Middle East

Thoughts on working-class internationalism

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David Broder

The left devotes much of its efforts to campaigning against imperialism, which is no surprise given the present foreign policy of the American and British governments. However, in order to effectively combat imperialism and war, it is necessary that we understand what ‘anti-imperialism’ means, who is anti-imperialist, and what relationship that has with working-class politics.

Some thoughts on what really constitutes "anti-imperialism", and why the AWL majority fails to take a consistently third-camp stance on the conflicts in the Middle East.

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Al-Qaeda and those who will come after

Cathy Nugent reviews Al-Qaeda: the true story of Radical Islam by Jason Burke (Penguin, £7.99)

Despite its tabloidesque sub-title, Burke’s book is an extremely lucid, balanced and useful account. It is especially useful because it brings together summaries of most of the events, myriad roots of, and religious and political background to the rise of Al-Qaeda and groups like it.

It would have been easy to write the “true” account, which sets out to scotch the myths of the bourgeois press about the war on terror. But this book is much more than that.

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Is the Lebanese opposition an alternative?

The following article, written by Lebanese socialist Ghassan Makarem, was published on Z-net before the latest (14 March) mass demonstrations in Beirut against Syrian troops, and against a government which is seen to be pro-Syrian. Under US/international pressure, which followed the assassination of former prime minister Rafic Hariri, Syria has begun troop withdrawal. Makarem argues that the opposition is very heterogeneous, and is dominated by reactionary elements, including the communal leaders of Lebanon’s Druze and Maronite Christian sects.

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Soldier refuses to serve

An Israeli soldier — Staff Sergeant Itzik Shabbat — has refused to comply with an emergency order (Tsav 8) to report today for reserve duty in Lebanon.

Shabbat said, “In my opinion, only this type of opposition that I've chosen will put an end to the madness that is going on now and will shatter the false feeling that the entire home front supports this unnecessary war that is based on deceptive considerations. Someone has to be the first to break the silence and it will be me. It is a shame that my order was signed by another Sderot resident, Defense Minister Amir Peretz.”

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The left that backs Hizbollah

By Ruben Lomas

“Only they who can keep their heart strong and their will as sharp as a sword when the general disillusionment is at its worst can be regarded as a fighter for the working class or called a revolutionary.”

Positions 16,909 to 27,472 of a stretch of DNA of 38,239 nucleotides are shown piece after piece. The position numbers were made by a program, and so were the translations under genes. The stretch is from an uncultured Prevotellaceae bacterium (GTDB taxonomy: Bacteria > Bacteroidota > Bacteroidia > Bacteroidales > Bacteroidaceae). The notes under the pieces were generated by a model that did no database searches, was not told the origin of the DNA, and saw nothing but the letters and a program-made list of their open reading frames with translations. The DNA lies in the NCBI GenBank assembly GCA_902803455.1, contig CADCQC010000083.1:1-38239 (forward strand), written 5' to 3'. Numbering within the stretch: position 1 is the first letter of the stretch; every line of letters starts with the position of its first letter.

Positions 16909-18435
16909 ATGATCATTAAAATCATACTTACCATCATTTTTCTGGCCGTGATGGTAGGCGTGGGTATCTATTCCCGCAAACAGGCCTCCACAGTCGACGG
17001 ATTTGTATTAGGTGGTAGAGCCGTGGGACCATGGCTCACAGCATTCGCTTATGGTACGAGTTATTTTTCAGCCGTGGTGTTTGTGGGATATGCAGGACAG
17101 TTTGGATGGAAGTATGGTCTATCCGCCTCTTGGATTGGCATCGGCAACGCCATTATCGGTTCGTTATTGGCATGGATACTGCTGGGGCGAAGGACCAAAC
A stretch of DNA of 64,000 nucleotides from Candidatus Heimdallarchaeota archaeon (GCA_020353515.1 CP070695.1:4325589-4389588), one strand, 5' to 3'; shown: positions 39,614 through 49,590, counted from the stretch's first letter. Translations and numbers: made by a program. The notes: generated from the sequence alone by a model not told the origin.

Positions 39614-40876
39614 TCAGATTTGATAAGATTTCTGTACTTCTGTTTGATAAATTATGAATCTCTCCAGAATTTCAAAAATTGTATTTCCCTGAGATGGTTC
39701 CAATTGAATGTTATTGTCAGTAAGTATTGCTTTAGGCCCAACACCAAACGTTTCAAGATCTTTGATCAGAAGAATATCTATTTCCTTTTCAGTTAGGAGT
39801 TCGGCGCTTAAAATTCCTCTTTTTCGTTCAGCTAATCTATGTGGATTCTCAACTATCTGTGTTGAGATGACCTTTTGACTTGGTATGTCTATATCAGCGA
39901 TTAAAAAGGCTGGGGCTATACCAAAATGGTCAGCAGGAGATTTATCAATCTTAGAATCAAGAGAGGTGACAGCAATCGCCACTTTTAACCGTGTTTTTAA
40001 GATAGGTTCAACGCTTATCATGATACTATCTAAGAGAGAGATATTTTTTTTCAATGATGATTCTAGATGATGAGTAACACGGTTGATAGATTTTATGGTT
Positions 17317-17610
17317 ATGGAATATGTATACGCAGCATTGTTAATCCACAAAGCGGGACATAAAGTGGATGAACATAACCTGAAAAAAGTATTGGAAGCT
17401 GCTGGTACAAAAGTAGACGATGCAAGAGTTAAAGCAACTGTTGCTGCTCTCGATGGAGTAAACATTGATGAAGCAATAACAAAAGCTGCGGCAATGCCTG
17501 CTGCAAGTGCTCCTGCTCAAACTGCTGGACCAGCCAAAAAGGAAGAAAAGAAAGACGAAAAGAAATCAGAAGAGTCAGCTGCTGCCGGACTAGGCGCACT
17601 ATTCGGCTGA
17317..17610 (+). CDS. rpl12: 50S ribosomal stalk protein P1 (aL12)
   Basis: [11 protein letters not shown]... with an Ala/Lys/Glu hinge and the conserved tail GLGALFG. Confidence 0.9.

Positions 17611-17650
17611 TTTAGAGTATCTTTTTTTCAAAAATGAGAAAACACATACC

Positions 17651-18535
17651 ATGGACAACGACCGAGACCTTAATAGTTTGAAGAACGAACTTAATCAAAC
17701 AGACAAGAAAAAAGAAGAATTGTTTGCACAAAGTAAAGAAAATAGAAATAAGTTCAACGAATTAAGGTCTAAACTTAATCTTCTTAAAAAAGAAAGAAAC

Antonio Gramsci

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Who are Hizbollah?

By Clive Bradley

The Lebanese political system, from 1943 until its collapse in the 1970s, enshrined the religious divisions in the population. There was a Christian president, a Sunni Muslim prime minister (and a much weaker Shi’a Speaker of the House); parliamentary seats were allocated with six Christians to every five Muslims. The Shi’a Muslims were often poor, and this “confessional” system discriminated against them.

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Stop the slaughter!

The Israeli armed forces have inflicted a vast destruction on the infrastructure of Lebanese economic and social life. They have killed hundreds of civilians.

The difference between the deliberate slaughter of civilians, the trade-mark of all the clerical-fascist organisations, and “collateral” civilian casualties in a military operation is blurred by Israel’s recklessness and indifference to civilian casualties.

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Lebanon, past and present

For centuries Lebanon, like all the Arab world, was part of the Ottoman empire, governed from Constantinople. But like another mountainous area of that empire, Kurdistan, it kept itself a bit apart.

The Kurds were converted to Islam but not Arabised; the Maronite Christians of Lebanon’s mountains, originally Aramaic-speaking, were Arabised but not Islamised. From 1638, France, noting the strategic position of Lebanon’s port cities on the Mediterranean, proclaimed itself the protector of the Maronites.

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Middle East politics after the Lebanon war

By John O’Mahony

A. For socialists in Britain, what are the most important political issues in relation to the situation in the Middle East after the Israeli-Hizbullah war?

B. • To oppose any American-British attack on Iran.

• To give solidarity to the beleagured Iraqi workers’ movement, and those fighting for secularism and women’s rights in Iraq.

• To reject and oppose both Jewish and Arab chauvinist approaches to the Israeli-Palestinian conflict.

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